Abschied von der Harfe, D. 406 (Farewell to the Harp), the last of the Salis-Seewis Lieder, is a dark song to the “solemn evening time” of life, the swan-song of an old bard.
Freude der Kinderjahre, D. 455 (Joy of Childhood), by the royal Counsellor from Magdeburg, Friedrich von Köpken, presents a cheerful look back at childhood, though it is certainly not childlike, but written in the manner of a whimsical couplet, while Das Bild, D. 155, (The Vision), the author of the text unknown, is once again grounded firmly in the world of sensibility.
The text of Heimliches Lieben, D. 922 (Secret Love), by Karoline Louise von Klenke, was given to Schubert by his hostess Marie Pachler during his stay in Graz in 1827. For personal reasons the poem was obviously very important to her, and Schubert seems to have been conscious of that in his setting of it, since his music is unusual in many respects: the lengthy, sixbeats-in-the bar, prelude is clearly related to the opening of Beethoven’s more famous Adelaide, but then, in a characteristically chromatic alteration of the second bar, it ventures into different harmonic, highly romantic, areas of expression. The construction of the erotic text alternates between outward, even conventionally temperate gestures, and more violent eruptions which manifest themselves in sudden dynamic intensifications and dissonances. Significantly, this strange juxtaposition of surface restraint and background fluctuation is a reflection of inner tension, which is the central theme of the poem: the pursuit of a love which cannot be lived.
The poetry of the Anacreontics harks back to the ancient Greek poet Anacreon, who celebrated the virtues of conviviality, wine, beauty and love in his poems. A lightness of touch, love of life, noblesse and deft irony are their hallmarks. They helped to create a myth and legend of one eternally youthful, happy poet, who nevertheless died in old age when he allegedly choked on a grape. Johann Peter Uz (1720–1796), from the Franconian area of Ansbach, attempted to found a German rococo style of poetry based on Anacreon’s ideals, but written as much as a protest against, and as a counter-movement to, the hostile anti-life, anti-sensual, piety of his time. The poems Die Nacht (The Night), An Chloen (To Chloe) and Die Liebesgötter (The Gods of Love) date from this period of his literary activity. Later Uz disassociated himself from the “mischievous art of poetry” and devoted himself to works with moral, philosophical and religious themes. Gott im Frühlinge, D. 448 (God in Springtime) and Der gute Hirt, D. 449 (The Good Shepherd) originate from this phase of Uz’s creative life. Schubert sets the former in a light, distinctly irreverent and irreligious manner: an extemporary, quasi-jubilatory song, alternating between syllabic parlando phrases and widely-arching cantabile passages, unfolds over a standard piano accompaniment. Der gute Hirt (The Good Shepherd), a sort of paraphrase on the famous Psalm 23, unfolds in chorale-like phrases over a simple piano accompaniment in thirds. Colour and contrast are derived above all from the rich, wide-ranging harmonies.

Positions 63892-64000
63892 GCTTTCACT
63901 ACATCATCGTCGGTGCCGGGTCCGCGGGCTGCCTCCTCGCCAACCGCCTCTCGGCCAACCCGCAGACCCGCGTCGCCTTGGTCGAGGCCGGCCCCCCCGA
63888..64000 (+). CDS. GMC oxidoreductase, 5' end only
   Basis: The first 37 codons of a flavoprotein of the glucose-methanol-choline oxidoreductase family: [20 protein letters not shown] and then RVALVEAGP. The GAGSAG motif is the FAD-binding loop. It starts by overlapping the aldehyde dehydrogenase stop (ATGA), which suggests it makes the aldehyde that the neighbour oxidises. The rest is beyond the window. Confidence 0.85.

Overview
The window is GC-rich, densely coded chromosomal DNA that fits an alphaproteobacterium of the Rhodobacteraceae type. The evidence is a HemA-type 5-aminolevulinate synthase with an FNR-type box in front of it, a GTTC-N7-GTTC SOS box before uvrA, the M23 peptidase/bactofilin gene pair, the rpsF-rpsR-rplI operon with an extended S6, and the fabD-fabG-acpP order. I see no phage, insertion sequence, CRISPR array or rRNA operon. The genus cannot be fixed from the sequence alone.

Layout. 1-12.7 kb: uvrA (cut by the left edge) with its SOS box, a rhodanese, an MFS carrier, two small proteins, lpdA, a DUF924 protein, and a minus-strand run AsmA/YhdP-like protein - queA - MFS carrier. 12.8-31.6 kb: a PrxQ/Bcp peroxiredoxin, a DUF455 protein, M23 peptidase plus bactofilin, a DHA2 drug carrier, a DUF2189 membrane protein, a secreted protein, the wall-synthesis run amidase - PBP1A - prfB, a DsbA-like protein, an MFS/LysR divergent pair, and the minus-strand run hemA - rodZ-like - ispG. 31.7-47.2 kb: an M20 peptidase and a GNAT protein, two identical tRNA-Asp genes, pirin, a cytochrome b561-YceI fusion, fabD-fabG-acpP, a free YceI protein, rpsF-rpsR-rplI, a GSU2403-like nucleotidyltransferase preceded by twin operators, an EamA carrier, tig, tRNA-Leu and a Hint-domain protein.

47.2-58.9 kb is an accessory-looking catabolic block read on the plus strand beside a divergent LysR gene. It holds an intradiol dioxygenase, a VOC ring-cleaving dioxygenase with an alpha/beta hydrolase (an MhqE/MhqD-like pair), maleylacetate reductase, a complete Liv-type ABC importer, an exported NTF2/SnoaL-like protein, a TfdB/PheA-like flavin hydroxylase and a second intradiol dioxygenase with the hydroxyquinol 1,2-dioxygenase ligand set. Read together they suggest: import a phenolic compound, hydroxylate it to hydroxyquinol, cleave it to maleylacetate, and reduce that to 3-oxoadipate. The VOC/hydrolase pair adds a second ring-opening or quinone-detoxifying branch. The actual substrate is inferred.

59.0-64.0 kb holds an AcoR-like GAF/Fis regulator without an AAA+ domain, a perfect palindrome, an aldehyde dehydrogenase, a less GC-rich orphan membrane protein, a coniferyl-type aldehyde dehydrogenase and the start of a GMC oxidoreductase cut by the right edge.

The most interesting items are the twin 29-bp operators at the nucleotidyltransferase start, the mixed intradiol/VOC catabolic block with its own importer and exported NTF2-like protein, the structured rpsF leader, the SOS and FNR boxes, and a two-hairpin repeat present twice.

An den Schlaf, D. 447 (To Sleep) was attributed to Uz in earlier editions but it is not to be found among his published works. The short, twelve-bar song makes an impression on account of the gentle yet urgent expressivity of the plea for release through sleep. Altogether different is Die Nacht, D. 358 (The Night) in which a nocturnal ceremony is sung of, amidst nature, wine, love and “voluptuous dreams”. Schubert invents a rhythmically-sprung, immensely exciting chordal music, with a pronounced Baroque feeling—a stroke of genius which prevents the work from becoming sentimental and lewd and instead bestows on it nobility, solemn tautness and an aura of eroticism. In this work, perhaps both Uz and Schubert came closest to the ideal of classical Anacreontic poetry.
All that remains of An Chloen, D. 363, (To Chloe), is a damaged manuscript; the first two lines have only the bass line of the piano part. Our recording carefully attempts to sketch in a possible beginning to the song, without compromising its fragmentary state. The entire song tells of the pain of, and yearning for, love, and the music swoons and wallows in sighs and chromatic expressiveness.
Die Liebesgötter, D. 446, (The Gods of Love), is tossed off in a completely rococo style, teasing, light, with a scarcely veiled eroticism, witty and ironic, which portrays fully the truly colourful activities in the domain of Cypris (another name for Aphrodite, the Goddess of Love). The writer ends the poem urgently imploring that “the little gods, full of cunning” (‘kleine Götter, voller List’) may stay close to him with their arrows of love; only when his youth is over and gone will he have fun with Lyaeus, “The Carefree One”; Lyaeus, however, is an alternative name for Bacchus, the God of Wine.
The sung texts and English translations can be found at www.naxos.com/libretti/570480.htm